get away from his work, and had left his home in Gloucestershire
almost at break of dawn. Motors are not infallible, and his car
had broken down at Swindon; and it being Sunday, there had been
great difficulties and consequent delay in getting it repaired.

Mr Wilman’s eye fell naturally on the central figure of the
group, Geo Lummis.

“Ah!” he exclaimed, “I was right: there _is_ water in your well!”
for Geo was dripping, and the water was running off his clothes
and trickling slowly away on the dry soil.

“Indeed there is sir, and more’n I cared about!” said Geo

“I recognize you,” said the dowser, smiling. “You are the young
man who followed me with Mr. Barlow on the search.”

“Yes, sir,” said Geo quietly, and shivering as he spoke.

“You’re cold, boy,” said Martin. “Hev some a’ th’ doctor’s
stuff,” and he handed a glass of the egg-flip to him. Geo drank
it off, and wrung out his trousers.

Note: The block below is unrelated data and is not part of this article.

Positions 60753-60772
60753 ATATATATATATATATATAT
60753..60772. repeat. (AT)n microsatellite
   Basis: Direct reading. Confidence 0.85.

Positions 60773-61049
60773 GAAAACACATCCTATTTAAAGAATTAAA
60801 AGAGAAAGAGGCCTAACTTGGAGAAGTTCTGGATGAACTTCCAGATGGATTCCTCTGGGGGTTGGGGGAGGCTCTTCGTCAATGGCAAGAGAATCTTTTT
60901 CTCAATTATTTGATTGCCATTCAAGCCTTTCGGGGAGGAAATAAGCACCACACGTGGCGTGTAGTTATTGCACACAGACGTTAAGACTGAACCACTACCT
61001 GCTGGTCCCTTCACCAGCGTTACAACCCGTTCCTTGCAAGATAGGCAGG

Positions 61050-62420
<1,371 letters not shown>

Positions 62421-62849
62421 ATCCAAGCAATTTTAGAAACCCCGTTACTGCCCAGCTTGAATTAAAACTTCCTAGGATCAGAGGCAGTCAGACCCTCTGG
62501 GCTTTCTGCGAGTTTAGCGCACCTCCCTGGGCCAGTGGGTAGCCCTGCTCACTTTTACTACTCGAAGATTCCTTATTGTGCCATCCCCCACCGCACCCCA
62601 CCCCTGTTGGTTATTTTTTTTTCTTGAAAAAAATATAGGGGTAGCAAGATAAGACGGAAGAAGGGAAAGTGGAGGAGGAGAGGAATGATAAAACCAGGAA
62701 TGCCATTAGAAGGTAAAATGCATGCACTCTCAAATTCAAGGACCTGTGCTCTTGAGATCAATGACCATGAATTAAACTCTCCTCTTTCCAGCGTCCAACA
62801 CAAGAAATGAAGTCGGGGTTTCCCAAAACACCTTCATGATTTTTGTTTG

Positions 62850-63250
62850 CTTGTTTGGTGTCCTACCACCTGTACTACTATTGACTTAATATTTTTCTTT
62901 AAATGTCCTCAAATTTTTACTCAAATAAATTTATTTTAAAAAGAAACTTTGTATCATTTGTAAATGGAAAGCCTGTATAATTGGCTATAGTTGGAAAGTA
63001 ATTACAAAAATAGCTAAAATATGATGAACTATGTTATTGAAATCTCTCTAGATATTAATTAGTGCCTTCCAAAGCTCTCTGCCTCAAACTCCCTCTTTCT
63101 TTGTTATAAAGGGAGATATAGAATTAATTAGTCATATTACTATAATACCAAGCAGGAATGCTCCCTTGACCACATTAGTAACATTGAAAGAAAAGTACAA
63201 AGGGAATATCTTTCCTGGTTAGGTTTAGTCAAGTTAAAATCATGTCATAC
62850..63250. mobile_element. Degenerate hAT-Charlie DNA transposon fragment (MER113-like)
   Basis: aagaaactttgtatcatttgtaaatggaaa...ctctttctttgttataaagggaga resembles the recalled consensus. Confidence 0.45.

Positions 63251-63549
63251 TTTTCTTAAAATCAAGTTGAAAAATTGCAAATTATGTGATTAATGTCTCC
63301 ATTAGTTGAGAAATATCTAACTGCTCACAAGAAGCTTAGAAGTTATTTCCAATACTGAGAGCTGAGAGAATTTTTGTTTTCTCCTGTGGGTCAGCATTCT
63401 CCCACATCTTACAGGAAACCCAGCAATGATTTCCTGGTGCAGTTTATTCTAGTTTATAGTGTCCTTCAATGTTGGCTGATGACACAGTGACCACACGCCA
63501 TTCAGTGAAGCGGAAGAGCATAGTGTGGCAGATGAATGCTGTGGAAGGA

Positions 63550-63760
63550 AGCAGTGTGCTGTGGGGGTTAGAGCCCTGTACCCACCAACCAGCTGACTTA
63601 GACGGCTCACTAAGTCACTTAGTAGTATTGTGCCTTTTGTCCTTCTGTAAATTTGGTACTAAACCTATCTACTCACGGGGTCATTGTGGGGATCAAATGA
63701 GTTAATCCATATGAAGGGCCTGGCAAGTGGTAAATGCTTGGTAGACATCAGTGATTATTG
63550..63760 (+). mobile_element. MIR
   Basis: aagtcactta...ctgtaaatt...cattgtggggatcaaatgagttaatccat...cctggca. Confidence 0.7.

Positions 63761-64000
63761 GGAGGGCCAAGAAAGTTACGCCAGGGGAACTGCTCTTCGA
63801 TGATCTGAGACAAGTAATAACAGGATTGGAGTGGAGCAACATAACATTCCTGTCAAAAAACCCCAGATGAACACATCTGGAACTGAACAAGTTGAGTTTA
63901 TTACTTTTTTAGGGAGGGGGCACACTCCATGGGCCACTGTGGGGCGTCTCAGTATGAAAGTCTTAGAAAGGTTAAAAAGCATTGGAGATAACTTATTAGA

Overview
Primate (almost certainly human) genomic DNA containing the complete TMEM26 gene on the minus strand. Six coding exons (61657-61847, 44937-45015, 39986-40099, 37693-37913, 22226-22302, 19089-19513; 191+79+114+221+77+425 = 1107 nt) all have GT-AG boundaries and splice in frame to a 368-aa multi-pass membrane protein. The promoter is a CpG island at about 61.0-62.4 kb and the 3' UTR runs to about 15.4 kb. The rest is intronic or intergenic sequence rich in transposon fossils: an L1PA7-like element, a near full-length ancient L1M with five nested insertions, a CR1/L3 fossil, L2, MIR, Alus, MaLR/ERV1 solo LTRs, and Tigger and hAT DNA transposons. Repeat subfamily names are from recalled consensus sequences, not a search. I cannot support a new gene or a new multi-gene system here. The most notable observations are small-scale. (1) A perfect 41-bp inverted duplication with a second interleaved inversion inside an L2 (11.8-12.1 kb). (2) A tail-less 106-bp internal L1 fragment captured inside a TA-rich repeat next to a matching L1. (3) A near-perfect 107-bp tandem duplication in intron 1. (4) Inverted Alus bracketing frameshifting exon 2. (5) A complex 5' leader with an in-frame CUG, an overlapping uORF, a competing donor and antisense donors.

“Can’t we disperse the crowd now?” said Mr. Rutland to the
constables; “I should like to get him away.”

“Not yet awhile, sir,” said the constable, with a knowing look.
“They’re taking round the hat for him, and he deserve it, that he
do,” he added emphatically. “Best leave ’em a few minutes, if
you’ve no objection sir.”

Mr. Rutland had no objection, but Geo himself _had_.

As a rule, Geo was, as we know, easy-going to a fault, and fell
in too readily with anything and everything that his friends
liked to suggest; but to his own surprise as much as that of any
of the bystanders at these words, which he could not help
overhearing, all his pride rose in revolt. His face flushed with
sudden red, and his voice rang out with a loud and peremptory
_”Stop that!”_

The men who were collecting turned and stared. They were not
accustomed to refusals on occasions of this kind, and Geo’s
sudden bursting into notice astounded them.